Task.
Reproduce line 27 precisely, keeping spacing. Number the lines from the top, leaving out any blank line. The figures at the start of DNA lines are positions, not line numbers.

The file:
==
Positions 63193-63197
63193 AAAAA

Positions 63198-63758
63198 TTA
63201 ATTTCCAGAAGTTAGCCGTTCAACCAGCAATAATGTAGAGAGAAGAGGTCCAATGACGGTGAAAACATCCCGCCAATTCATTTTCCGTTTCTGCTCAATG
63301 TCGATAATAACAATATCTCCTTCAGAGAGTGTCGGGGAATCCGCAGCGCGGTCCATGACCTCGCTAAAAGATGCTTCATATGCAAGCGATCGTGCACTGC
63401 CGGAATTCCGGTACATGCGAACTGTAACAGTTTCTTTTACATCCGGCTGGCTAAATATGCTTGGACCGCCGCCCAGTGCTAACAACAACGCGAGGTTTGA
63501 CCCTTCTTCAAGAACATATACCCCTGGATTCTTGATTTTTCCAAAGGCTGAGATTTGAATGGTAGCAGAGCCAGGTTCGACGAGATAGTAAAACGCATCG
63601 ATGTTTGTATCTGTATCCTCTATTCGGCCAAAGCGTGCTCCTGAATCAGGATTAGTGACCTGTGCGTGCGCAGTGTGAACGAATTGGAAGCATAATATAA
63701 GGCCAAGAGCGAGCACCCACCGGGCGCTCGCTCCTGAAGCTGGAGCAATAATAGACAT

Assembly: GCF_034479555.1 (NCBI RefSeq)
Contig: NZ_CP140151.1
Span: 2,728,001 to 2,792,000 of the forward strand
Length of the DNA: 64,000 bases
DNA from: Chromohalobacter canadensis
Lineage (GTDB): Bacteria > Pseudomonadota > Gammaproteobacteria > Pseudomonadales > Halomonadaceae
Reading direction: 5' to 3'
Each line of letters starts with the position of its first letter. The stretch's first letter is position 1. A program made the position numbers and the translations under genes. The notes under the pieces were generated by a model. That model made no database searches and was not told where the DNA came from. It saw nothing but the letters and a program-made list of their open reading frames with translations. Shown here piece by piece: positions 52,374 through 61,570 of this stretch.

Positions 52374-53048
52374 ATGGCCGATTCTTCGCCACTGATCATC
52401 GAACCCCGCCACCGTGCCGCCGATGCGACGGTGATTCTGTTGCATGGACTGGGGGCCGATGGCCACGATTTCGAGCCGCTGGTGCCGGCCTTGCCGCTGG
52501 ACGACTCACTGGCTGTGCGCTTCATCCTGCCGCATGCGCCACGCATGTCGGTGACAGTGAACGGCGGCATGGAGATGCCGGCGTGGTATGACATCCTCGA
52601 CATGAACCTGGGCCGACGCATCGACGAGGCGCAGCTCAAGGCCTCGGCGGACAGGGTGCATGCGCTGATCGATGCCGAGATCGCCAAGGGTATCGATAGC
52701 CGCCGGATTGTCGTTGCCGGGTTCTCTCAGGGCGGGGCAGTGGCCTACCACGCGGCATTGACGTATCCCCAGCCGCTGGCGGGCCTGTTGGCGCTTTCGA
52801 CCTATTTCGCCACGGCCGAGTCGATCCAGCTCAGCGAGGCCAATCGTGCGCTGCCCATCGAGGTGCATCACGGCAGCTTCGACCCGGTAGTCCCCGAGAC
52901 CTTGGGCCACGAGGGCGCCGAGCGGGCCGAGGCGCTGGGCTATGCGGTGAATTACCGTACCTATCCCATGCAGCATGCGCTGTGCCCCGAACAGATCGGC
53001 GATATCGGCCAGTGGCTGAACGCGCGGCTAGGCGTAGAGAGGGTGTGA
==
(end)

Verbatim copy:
53001 GATATCGGCCAGTGGCTGAACGCGCGGCTAGGCGTAGAGAGGGTGTGA